What is Distress Tolerance?

Let’s Look at the Relationship Between Distress Tolerance and Alcohol Abuse

Stress is a part of everyday life, and everyone has different ways of coping. But if you’ve relied on alcohol abuse to escape from emotional pain and distress, even minor stressors can seem overwhelming during recovery. It takes time and patience to build up positive coping skills, and doing this can help you tolerate stressful situations without making them worse. This is called distress tolerance, and it’s an essential part of addiction recovery. Here we’ll explore distress tolerance, how it impacts people with an alcohol use disorder, and simple ways to raise your distress tolerance.

What is Distress Tolerance?

Distress tolerance is the ability to endure emotional discomfort without turning to harmful coping methods. You may need to cope with distress when you can’t leave the situation or solve the problem right away. Your body’s fight-or-flight mode may kick in, causing you to feel overstimulated and overwhelmed. If you have high distress tolerance, you’ve learned to soothe your emotions by engaging your five senses. You may also use safe distractions to keep yourself occupied until the distress passes. You may still feel uncomfortable, but you can identify your needs early and prevent your distress from overtaking you. Having low distress tolerance means you may turn to alcohol abuse, act aggressively toward others, or harm yourself. Despite the consequences, you may keep doing these behaviors, often out of habit.  And if a situation seems too stressful, you may avoid it altogether or leave when you feel overwhelmed. These coping methods can strain relationships, interrupt your work life, and leave you feeling isolated.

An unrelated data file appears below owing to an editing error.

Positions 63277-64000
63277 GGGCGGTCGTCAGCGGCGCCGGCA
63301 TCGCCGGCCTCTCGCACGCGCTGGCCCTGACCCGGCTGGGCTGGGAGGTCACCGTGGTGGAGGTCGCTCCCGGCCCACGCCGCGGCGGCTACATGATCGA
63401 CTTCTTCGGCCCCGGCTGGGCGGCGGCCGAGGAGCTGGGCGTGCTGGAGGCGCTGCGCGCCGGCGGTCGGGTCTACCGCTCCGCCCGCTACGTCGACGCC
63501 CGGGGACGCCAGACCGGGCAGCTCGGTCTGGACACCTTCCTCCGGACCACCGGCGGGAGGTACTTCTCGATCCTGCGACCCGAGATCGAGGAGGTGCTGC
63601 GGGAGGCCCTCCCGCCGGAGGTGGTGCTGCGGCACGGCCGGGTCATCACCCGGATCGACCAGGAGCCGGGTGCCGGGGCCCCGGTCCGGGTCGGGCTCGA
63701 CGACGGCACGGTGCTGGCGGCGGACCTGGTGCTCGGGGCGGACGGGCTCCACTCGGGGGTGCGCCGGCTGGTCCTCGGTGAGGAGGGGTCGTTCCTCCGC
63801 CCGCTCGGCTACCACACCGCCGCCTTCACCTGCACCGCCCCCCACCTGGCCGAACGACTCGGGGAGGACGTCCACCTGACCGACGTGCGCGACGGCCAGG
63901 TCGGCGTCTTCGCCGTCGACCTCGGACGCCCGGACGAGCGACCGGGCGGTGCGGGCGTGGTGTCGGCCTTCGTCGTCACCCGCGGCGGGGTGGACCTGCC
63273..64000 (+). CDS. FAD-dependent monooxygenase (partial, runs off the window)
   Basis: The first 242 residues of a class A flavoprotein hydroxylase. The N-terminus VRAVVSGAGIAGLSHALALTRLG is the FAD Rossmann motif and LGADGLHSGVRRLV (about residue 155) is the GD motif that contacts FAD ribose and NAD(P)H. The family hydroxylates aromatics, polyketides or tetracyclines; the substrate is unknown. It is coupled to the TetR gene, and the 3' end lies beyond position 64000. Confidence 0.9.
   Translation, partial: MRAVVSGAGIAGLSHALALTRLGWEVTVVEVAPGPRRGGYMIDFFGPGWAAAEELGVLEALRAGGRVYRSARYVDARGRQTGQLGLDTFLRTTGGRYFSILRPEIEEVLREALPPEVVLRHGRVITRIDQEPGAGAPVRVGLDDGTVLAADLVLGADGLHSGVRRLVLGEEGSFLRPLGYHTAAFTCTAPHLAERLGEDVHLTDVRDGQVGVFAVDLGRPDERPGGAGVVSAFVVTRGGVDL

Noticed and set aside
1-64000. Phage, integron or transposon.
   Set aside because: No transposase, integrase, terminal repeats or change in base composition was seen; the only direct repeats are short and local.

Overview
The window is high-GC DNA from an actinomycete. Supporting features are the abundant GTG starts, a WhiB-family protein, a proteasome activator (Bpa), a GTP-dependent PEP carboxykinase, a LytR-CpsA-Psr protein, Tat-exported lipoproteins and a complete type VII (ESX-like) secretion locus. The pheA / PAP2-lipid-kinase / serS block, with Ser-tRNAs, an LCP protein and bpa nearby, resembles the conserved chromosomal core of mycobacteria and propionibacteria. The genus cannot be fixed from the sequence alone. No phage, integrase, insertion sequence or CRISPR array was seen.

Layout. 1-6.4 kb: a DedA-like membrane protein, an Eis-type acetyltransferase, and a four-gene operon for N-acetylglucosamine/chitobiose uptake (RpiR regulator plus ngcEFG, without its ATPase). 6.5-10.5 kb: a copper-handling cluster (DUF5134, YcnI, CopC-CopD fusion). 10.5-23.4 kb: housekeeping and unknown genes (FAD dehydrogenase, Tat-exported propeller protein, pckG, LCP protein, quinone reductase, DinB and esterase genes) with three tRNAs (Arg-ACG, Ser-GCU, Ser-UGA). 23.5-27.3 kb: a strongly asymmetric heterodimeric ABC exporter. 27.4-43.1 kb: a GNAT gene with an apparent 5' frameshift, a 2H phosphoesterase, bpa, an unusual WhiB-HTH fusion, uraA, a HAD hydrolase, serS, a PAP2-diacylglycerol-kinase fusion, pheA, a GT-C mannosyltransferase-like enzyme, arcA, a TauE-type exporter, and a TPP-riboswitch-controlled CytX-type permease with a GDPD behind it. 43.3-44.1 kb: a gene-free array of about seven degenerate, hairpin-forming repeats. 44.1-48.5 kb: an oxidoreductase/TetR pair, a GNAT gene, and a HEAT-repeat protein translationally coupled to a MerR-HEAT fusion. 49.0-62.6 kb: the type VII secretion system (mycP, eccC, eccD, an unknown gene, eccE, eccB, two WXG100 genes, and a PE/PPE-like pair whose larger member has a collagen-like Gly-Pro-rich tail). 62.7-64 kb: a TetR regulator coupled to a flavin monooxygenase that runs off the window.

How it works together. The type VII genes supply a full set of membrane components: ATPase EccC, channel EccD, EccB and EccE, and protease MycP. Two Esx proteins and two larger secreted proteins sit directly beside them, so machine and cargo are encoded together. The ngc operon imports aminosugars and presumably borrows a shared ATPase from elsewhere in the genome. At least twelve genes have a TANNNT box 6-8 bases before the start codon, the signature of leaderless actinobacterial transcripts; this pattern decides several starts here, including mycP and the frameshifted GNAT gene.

How Does Distress Tolerance Impact People Living with Alcohol Use Disorder?

For people living with an alcohol use disorder, stress can fuel a person’s urges and cravings for substances. It’s impossible to eliminate all stress from a person’s life, so distress tolerance skills are essential for managing everyday activities. Learning new coping methods can take some adjustment, but distress tolerance is critical for recovery. With practice, people with alcohol use disorder can ride out their emotional ups and downs with fewer cravings or urges to use alcohol. Instead of feeling defeated or out of control, they can become resilient and feel capable.

How Can a Person Raise Their Distress Tolerance?

Dialectical behavioral therapy (DBT) is an evidence-based approach that teaches a person acceptance and emotional regulation skills to help them cope with distress. It takes practice for a person to learn new coping methods, they can improve their distress tolerance using safe activities like these in time.

  • Taking a brisk walk to burn off some nervous energy
  • Listening to music, nature sounds or white noise
  • Having a comforting drink or light snack
  • Engaging in a hobby or project that requires focus
  • Using small objects to create distracting sensations like a snap on the wrist, tapping, or safe levels of heat and cold
  • Doing something for another person to get their mind off their struggle

Reach Out for Help with Alcohol Abuse

Recovery from alcohol abuse can be stressful, even when things are going well. It’s a big adjustment to live without drugs or alcohol, and it can take time to find your own path. In outpatient treatment for alcohol abuse, the distress tolerance skills you learn can help you through the ups and downs of recovery. Call us at the P.A.T.H. program at 888-622-7809. We’re here to listen and help you when you need it most.

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